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It could be a silly question. I started learning guitar 2 months ago but the progress are not going very well.

Apart from the previous problem, which I haven't solved yet, I have a problem with the basic strumming of guitar.

For example, in C major, we don't play the 6th string. When I strum upward I can't stop or I stop at the space between the 6th string and 5th string abruptly. I think there is something I am missing.

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I think things like this come with practice, try not to concentrate or focus too hard on when or where to stop, just try to play the tune you're going for. Practice makes perfectm and you will get it in time :) –  Kyle Sevenoaks Apr 18 '12 at 10:51

6 Answers 6

For me the easiest way to achieve that is to use your thumb of the left hand to mute the 6th string.

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Lots of guitarists to this, but from a classical point of view it's a rather horrible habit. –  leftaroundabout Mar 6 '12 at 11:34
    
@leftaroundabout: Classical guitarists would not have this problem as they only do finger-play. –  awe Mar 6 '12 at 11:45
    
@awe: 1. this is simply not true 2. even if you utilise "unclassical" right-hand-technique, it's still quite benefitial to play with a classically-oriented left hand, in particular if you also have your problems there as the OP seems to. –  leftaroundabout Mar 6 '12 at 11:54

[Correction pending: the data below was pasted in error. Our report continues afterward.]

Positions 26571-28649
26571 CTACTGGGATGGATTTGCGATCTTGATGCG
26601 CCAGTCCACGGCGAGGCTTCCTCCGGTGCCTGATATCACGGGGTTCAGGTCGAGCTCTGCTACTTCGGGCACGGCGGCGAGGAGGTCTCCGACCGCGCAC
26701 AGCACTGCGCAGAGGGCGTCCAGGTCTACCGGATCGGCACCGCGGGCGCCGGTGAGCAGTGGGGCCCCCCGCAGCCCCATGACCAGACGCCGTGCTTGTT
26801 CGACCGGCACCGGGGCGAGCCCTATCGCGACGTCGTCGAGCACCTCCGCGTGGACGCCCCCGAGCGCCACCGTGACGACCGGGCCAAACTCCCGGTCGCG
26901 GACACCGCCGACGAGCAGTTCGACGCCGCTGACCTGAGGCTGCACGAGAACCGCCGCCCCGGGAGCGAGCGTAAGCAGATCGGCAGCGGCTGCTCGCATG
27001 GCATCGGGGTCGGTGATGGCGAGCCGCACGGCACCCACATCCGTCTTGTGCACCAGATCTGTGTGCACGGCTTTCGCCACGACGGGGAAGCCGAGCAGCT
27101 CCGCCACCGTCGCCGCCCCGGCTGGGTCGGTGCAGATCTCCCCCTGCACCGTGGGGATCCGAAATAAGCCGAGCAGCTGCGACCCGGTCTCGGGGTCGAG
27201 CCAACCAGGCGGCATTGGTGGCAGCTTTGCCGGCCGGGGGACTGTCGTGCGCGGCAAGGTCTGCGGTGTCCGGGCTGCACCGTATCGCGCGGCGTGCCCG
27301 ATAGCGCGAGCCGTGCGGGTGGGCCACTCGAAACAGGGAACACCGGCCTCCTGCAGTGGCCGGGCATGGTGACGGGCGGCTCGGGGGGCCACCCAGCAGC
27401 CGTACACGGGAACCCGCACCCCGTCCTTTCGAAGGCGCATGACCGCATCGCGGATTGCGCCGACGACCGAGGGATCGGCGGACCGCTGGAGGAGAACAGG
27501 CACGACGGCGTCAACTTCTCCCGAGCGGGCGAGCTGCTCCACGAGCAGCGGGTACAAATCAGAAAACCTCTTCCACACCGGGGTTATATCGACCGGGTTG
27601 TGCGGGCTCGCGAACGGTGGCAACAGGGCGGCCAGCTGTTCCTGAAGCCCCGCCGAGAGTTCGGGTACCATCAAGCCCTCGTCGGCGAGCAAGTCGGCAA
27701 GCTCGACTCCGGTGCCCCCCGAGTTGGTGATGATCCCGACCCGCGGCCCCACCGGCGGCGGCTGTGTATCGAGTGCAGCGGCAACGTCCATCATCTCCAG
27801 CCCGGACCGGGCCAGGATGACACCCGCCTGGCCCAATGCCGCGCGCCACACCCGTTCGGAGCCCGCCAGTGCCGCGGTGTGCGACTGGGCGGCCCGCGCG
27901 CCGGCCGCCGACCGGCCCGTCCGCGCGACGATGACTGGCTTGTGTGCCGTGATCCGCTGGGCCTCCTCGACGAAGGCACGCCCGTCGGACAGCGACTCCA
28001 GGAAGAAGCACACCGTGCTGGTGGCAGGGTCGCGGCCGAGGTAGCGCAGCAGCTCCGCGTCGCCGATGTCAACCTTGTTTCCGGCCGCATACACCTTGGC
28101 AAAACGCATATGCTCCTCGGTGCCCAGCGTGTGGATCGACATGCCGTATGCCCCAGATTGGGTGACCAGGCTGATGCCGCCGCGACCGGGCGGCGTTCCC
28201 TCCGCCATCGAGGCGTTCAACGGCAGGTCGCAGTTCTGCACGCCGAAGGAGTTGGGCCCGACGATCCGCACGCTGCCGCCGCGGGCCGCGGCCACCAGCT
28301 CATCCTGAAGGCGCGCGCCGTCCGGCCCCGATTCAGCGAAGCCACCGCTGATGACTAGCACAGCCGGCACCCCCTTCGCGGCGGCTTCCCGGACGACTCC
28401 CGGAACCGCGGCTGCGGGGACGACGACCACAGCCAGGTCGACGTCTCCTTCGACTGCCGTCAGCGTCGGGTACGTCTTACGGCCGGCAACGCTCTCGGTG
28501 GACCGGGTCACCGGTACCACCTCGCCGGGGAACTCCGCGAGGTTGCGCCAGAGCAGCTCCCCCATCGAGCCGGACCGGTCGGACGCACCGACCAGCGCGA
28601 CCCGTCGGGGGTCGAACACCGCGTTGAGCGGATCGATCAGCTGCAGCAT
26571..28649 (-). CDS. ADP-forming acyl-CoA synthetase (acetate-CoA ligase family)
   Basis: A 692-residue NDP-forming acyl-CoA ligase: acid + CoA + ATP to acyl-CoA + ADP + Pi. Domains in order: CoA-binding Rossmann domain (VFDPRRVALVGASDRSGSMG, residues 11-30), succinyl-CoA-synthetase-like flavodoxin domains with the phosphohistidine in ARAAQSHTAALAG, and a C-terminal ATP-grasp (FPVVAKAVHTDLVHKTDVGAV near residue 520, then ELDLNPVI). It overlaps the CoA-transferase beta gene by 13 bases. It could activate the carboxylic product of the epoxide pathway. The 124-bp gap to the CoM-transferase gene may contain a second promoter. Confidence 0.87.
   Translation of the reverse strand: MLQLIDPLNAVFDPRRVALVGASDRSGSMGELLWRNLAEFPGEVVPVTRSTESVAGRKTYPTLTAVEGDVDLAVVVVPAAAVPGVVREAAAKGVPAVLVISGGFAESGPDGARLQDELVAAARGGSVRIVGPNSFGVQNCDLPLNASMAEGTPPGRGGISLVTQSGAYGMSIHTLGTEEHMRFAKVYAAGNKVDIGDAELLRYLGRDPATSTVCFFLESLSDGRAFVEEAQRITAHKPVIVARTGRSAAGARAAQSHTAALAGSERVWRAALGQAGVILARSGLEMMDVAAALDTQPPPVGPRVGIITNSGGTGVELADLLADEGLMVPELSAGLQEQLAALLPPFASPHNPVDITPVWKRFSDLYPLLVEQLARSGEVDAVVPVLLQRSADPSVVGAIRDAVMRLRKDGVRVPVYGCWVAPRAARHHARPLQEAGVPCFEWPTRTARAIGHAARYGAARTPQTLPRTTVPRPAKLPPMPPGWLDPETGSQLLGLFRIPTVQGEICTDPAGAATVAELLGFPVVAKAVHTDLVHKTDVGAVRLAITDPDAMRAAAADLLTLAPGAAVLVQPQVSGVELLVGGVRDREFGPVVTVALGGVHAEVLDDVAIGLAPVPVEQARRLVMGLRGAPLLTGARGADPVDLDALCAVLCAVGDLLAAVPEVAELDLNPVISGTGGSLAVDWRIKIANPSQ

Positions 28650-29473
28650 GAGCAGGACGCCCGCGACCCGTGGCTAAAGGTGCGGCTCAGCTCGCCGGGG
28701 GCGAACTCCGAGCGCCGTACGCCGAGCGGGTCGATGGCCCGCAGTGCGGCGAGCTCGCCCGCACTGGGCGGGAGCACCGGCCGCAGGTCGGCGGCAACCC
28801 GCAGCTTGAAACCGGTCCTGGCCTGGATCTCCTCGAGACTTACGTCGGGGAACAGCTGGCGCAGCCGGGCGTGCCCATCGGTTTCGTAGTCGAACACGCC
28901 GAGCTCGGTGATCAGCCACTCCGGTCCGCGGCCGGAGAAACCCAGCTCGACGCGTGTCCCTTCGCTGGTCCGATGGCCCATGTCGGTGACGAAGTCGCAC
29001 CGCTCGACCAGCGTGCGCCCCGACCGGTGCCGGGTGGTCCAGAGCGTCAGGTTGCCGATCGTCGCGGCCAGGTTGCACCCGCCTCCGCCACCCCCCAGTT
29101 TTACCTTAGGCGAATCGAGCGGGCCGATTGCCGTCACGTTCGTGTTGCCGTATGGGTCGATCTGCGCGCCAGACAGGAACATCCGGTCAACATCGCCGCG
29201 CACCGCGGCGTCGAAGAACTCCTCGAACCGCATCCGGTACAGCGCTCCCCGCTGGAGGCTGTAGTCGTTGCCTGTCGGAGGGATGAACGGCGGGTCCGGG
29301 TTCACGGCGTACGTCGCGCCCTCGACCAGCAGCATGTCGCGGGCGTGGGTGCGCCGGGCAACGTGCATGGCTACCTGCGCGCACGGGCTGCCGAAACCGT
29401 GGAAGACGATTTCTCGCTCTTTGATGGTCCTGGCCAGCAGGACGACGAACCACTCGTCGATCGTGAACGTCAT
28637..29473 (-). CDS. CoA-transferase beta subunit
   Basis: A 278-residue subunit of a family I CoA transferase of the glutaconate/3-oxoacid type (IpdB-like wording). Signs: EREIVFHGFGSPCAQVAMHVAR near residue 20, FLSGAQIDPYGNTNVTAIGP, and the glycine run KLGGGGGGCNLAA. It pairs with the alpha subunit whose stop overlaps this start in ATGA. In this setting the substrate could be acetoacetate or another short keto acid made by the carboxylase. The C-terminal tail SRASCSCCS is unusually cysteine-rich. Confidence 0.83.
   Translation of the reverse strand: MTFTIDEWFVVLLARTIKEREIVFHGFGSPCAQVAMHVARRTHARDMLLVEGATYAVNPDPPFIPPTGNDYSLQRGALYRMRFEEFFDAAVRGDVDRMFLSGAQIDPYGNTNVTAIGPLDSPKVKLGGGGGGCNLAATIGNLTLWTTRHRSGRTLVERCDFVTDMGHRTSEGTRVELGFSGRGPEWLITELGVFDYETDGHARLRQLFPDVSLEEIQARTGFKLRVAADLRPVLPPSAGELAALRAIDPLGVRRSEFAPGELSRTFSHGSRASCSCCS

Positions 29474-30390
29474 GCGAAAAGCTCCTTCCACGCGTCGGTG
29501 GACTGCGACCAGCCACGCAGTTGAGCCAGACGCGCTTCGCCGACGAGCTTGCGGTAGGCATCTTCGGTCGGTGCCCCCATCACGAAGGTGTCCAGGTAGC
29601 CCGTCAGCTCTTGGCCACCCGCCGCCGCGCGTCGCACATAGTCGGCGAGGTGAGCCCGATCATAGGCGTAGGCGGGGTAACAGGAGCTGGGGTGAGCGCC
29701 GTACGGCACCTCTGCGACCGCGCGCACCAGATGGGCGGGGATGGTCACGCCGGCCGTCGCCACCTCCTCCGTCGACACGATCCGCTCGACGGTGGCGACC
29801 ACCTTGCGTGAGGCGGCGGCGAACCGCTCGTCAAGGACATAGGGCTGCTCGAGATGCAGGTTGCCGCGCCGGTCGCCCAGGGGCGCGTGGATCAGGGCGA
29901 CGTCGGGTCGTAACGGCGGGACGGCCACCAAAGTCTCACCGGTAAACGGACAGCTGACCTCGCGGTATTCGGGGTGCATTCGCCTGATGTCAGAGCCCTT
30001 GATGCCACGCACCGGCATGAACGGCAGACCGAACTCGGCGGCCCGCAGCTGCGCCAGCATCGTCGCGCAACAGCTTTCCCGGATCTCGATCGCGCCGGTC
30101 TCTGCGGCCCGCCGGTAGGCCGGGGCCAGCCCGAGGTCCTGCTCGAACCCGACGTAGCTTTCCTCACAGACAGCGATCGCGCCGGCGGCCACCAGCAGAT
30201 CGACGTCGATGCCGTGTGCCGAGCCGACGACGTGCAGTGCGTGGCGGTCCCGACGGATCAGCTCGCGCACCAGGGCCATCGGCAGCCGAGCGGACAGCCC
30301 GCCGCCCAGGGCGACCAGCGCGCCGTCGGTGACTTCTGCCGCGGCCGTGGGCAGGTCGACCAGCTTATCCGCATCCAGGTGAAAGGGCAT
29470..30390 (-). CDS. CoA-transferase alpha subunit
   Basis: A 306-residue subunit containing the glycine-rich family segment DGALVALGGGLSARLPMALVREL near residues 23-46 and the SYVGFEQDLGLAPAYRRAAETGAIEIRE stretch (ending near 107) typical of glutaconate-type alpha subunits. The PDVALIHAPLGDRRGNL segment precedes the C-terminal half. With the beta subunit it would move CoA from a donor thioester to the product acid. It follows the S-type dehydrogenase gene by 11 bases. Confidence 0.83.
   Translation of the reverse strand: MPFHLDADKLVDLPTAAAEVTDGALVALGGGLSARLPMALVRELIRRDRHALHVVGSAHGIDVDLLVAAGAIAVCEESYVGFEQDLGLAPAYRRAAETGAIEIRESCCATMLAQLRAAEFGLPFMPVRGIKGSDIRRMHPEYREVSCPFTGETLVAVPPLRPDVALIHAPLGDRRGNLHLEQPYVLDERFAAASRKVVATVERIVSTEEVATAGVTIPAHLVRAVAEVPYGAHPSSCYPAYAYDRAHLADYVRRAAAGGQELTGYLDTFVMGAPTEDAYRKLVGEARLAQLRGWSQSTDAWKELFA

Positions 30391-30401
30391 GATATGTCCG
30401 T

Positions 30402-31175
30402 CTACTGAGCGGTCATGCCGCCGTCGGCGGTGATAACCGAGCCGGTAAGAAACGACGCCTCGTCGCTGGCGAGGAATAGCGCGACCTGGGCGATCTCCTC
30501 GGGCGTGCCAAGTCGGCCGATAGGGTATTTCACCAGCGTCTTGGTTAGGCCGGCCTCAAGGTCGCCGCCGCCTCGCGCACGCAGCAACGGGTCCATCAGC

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The question does not mention a classical guitar ... –  Christian Mar 6 '12 at 13:55
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I have to agree with @leftaroundabout -- regardless of the best practice of keeping your thumb centered behind the neck in classical guitar, in popular playing styles -- particularly rock, the thumb is seldom placed there and in fact is used to either mute or fret strings. If the OP is playing in a style that makes such a practice acceptable, then left-hand muting using the thumb should work just fine. On a side-note, If you play the C shape with the third finger muting the 6th string and the fourth finger fretting the C, the problem is solved. –  Steve Ross Mar 6 '12 at 17:56

It's mostly just practise. You should be able to

  • Play a downward stroke hitting exactly the right string first, in any musical context
  • Play a single upward stroke catching only the strings you want.

By "single" I mean, you should be able to do it after concentrating on that very stroke, with time to prepare for it. Both of these strokes can be practised, there's not really much to say about it. I don't find them particularly hard to perform with nails, which from you nylonstring pictures I assume is what you also do; with a pick (which I never use) it's probably a bit harder.

In a fast strumming pattern, there's not really any need for catching all the right strings with an upward stroke: the bass strings are mostly "carrier" notes in such patterns, so it's enough to hit them with each downward stroke, the actual fast rythm is mainly heard from the treble strings, so it's fine if you just concentrate on hitting all the trebles with both up- and downward strokes and maybe also the right bass strings (and when you, accidentally, slightly touch e.g. the A-string in a D-major chord, it's usually also not a big problem), which should again be quite doable, and leave the bass strings a job mainly for the downward strokes.